Victoria has exempted some high-profile gardens from its city-wide garden bed naturalization program that involves transitioning the plants to native ones.
The exempted areas are the northwest corner of Topaz Park, the planters along Government and Belleville Streets and Centennial Square, as well as the cenotaph at Pioneer Square.
“Staff has suggested that these areas remain predominantly non-naturalized,” said councillor Sarah Potts. “These locations are important visually to the city.”
These garden beds are joining those in Beacon Hill Park and seasonal hanging baskets that were exempted from the program when it was approved in 2019.
Under the naturalization program, the non-native species in flower beds are being replaced by Indigenous species that are adaptive, drought-resistant, pollinator-friendly, lower allergen, climate-sensitive and easier to maintain.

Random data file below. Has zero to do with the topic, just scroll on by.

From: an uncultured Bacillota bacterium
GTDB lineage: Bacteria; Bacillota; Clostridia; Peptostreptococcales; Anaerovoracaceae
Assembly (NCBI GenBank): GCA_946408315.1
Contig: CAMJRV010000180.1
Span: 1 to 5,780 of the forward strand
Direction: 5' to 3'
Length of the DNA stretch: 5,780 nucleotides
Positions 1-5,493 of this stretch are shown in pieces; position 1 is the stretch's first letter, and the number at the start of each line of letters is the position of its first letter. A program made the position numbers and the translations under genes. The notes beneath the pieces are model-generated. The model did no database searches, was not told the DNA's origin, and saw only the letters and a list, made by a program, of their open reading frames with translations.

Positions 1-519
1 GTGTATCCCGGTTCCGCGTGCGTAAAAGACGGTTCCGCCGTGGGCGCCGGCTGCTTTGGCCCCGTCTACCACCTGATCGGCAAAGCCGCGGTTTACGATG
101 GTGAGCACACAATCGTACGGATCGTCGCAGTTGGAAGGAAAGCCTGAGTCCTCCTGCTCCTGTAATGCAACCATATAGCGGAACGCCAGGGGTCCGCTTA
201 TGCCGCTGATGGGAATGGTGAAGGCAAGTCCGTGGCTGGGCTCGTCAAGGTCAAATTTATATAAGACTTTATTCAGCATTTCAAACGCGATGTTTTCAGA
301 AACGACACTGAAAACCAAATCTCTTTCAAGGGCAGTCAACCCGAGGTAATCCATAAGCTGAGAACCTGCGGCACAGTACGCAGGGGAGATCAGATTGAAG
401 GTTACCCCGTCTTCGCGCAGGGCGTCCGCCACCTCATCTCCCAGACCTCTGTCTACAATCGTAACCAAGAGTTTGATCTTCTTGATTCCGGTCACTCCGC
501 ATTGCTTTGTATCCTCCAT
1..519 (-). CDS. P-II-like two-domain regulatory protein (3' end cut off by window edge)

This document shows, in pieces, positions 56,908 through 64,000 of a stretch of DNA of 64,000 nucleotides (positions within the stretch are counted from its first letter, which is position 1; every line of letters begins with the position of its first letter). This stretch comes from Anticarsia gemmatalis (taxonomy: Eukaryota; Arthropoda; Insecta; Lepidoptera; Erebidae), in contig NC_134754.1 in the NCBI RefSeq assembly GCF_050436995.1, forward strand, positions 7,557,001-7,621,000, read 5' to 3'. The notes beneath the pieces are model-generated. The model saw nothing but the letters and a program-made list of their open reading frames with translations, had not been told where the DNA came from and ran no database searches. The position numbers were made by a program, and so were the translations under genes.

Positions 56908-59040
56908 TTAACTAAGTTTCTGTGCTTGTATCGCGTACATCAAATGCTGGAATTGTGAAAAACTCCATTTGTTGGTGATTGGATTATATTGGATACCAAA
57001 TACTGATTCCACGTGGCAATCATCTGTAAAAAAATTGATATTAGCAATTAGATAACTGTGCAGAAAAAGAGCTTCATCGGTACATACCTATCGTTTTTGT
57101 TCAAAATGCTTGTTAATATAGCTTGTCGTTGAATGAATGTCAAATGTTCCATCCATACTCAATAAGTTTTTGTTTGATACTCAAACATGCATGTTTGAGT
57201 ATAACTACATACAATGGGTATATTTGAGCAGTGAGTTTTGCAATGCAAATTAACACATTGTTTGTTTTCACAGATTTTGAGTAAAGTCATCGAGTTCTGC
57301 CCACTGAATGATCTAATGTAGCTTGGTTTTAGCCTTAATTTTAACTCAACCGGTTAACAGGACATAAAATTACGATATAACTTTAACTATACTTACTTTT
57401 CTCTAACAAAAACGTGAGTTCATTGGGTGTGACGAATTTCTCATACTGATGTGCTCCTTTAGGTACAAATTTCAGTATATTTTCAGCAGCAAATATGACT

[These are] what would have been growing here had we not done anything at all,” said Potts. “A lot of the plants are brought in for aesthetic reasons and what can grow here. So this would be looking at what was here.”
Some of the native species selected by the city include: Mahonia (Oregon Grape), Arctostaphylos uva ursi (Kinnikinnick), Achillea millefolium (Yarrow), Vaccinium ovatum, Polystichum munitum (Western Sword Fern), (Huckleberry), Perovskia atriplicifolia (Russian Sage), Echinacea purpurea (Echinacea).
Plants like daffodils, on the other hand, are non-native.
“They’re annual plants that we know are really pretty and they bloom really bright and big,” said Nancy Shackelford, an environmental professor at the University of Victoria and director of the school’s Restoration of Natural Systems program.
“They tend to come from places like England.”
However, native plants can still be just as visually appealing as exotic plants, Shackelford added.
“There’s no reason we can’t give more space to those really bright, lovely [native] flowers,” she said.